Remember, you are inventing a system that makes money in your absence–not a job!
To invent the system, you’ll have to continue building training, prototyping positions, and creating new profitable positions that increase the value and efficiency of the company.
6. Keep Learning and Testing to Scale
Most companies don’t scale. According to the SBA, there are almost 28 million small businesses in the US and over 22 million are self employed with no additional payroll or employees (these are called non-employers).
There’s a big pain point between startup and scaling up. Be mindful that once you want to grow past being a solopreneur, there will be more learning. Books like Scaling Up by Verne Harnish can be extremely useful for advising you about how to approach hiring, prototyping jobs, scaling execution, ramping up marketing, and all other things you’ll need to ramp up.
7. Train the Business to be Independent
Business owners are parents to an entity. The business requires ongoing training like raising kids. It won’t automatically be independant which is why majority of the entrepreneurs work more than 40 hours per week. On the contrary, there must be intention in training the business to be independent.
If you regularly take strategy time, you can analyze which portions of the business are consuming most of your time, and decide whether you need to be more efficient, or if you can create a list of tasks that can create a profitable work position. You can begin prototyping the new position, so it can be filled, and more time is freed up.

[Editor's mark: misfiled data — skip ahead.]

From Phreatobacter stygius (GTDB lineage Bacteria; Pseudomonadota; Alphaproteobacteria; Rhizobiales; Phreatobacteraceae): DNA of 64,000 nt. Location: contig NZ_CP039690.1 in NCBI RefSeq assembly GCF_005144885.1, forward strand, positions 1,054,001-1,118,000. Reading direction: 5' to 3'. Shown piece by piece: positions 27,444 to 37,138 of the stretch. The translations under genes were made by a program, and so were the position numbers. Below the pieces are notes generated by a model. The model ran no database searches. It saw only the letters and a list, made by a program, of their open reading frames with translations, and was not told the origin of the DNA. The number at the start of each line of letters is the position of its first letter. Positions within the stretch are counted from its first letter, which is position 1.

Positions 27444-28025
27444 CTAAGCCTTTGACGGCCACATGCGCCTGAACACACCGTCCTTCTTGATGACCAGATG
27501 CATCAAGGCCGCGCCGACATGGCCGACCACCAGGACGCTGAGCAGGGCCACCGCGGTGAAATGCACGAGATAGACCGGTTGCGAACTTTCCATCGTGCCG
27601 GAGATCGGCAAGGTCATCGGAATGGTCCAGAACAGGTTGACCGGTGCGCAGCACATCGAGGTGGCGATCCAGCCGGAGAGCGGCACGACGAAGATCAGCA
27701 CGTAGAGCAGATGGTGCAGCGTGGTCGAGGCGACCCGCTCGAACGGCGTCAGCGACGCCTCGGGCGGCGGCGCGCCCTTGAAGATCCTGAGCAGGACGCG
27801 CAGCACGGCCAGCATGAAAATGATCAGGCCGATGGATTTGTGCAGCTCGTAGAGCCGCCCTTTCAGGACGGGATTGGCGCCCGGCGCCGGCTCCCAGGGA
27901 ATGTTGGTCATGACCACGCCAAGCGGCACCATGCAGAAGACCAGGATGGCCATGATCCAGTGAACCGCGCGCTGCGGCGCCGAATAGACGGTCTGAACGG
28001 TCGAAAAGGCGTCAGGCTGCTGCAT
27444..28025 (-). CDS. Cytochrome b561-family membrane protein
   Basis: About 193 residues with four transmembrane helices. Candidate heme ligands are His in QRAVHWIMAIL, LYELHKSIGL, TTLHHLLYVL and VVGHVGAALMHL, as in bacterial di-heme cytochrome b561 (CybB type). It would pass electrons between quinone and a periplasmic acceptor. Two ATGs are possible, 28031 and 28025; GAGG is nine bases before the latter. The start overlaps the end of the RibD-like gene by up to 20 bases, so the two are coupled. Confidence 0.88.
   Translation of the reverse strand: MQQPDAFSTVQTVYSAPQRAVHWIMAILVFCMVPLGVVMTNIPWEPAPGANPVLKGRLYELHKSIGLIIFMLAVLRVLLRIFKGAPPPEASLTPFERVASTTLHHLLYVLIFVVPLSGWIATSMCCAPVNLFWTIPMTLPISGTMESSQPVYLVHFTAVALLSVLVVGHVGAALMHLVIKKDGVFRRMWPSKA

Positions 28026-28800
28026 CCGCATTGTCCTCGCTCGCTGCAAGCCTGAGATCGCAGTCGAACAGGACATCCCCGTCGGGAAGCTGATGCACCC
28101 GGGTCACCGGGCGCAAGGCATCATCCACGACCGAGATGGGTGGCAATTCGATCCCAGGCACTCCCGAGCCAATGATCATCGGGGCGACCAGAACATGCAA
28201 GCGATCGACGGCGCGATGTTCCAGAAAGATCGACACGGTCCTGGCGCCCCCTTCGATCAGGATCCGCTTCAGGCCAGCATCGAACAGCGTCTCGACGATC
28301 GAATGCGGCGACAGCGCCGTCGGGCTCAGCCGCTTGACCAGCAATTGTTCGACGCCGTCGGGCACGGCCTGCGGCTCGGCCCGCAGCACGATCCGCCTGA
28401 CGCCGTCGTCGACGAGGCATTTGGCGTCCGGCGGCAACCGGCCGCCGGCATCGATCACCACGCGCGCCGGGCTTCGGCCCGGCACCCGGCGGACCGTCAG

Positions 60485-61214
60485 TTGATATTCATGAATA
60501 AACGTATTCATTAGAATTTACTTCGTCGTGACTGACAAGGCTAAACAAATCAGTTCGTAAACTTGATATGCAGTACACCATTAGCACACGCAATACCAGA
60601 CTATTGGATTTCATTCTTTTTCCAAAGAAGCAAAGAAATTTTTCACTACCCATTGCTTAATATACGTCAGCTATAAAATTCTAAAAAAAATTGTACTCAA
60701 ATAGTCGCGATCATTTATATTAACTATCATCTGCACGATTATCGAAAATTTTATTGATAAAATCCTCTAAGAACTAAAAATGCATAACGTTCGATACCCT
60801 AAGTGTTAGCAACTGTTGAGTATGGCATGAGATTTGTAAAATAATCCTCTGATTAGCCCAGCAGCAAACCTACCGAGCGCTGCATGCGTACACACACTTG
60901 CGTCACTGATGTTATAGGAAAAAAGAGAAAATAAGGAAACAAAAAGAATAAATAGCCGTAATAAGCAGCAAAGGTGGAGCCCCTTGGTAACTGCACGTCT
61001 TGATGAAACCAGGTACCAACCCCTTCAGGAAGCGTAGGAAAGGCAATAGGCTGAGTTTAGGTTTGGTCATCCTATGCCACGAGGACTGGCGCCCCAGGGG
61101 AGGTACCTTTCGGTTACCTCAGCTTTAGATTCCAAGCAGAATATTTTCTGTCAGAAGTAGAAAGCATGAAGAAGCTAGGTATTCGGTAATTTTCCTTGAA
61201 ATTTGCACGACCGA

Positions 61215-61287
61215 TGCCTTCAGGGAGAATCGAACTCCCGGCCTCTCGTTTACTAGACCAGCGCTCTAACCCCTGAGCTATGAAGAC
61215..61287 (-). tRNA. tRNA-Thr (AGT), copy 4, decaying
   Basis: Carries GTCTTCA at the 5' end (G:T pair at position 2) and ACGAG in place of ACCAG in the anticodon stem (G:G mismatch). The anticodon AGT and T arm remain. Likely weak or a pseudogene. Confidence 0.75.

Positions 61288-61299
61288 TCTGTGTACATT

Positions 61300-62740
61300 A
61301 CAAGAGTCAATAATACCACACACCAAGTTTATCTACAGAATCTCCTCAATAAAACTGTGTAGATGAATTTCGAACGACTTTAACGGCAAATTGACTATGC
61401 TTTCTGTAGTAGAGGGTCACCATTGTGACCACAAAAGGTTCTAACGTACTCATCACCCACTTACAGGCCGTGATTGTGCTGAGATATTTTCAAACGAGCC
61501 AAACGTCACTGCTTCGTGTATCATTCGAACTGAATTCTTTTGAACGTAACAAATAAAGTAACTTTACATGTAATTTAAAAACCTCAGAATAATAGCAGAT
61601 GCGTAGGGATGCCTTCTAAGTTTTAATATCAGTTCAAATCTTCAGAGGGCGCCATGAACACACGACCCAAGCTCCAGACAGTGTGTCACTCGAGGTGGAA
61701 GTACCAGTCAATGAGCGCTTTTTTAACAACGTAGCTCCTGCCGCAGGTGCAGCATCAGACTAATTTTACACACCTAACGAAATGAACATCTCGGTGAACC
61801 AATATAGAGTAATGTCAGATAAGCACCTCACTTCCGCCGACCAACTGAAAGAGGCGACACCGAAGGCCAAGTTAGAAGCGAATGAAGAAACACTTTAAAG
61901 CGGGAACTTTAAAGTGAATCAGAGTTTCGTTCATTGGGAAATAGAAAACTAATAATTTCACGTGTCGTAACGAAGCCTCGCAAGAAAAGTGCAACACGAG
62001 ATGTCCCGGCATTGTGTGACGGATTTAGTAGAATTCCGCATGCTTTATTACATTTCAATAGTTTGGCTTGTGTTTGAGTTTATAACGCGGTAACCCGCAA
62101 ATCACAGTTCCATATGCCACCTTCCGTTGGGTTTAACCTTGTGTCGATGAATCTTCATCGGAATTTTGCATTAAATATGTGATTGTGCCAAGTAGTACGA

Final Words on The 7 Steps to Become an Entrepreneur
The goal of this article was to show you 7 steps to become an Entrepreneur. Entrepreneurship is a vital component of the world economy, and I hope this article empowered you to fuel our economy in powerful ways! If you have questions or concerns about this, don’t hesitate to leave them in the comments section. I’d love to help you out!
If you’d like to start or scale your business, I’d love to help you out. Check out my free e-course! It’s a framework to start a business with an idea and grow it into an enterprise. Get started with the free e-course here.
Now, it’s Your Turn…
What do you think about the steps to become an entrepreneur? Have you been thru them? Do you think there are more or less? What’s your advice for how to become an entrepreneur? Leave your comments, questions, and feedback below.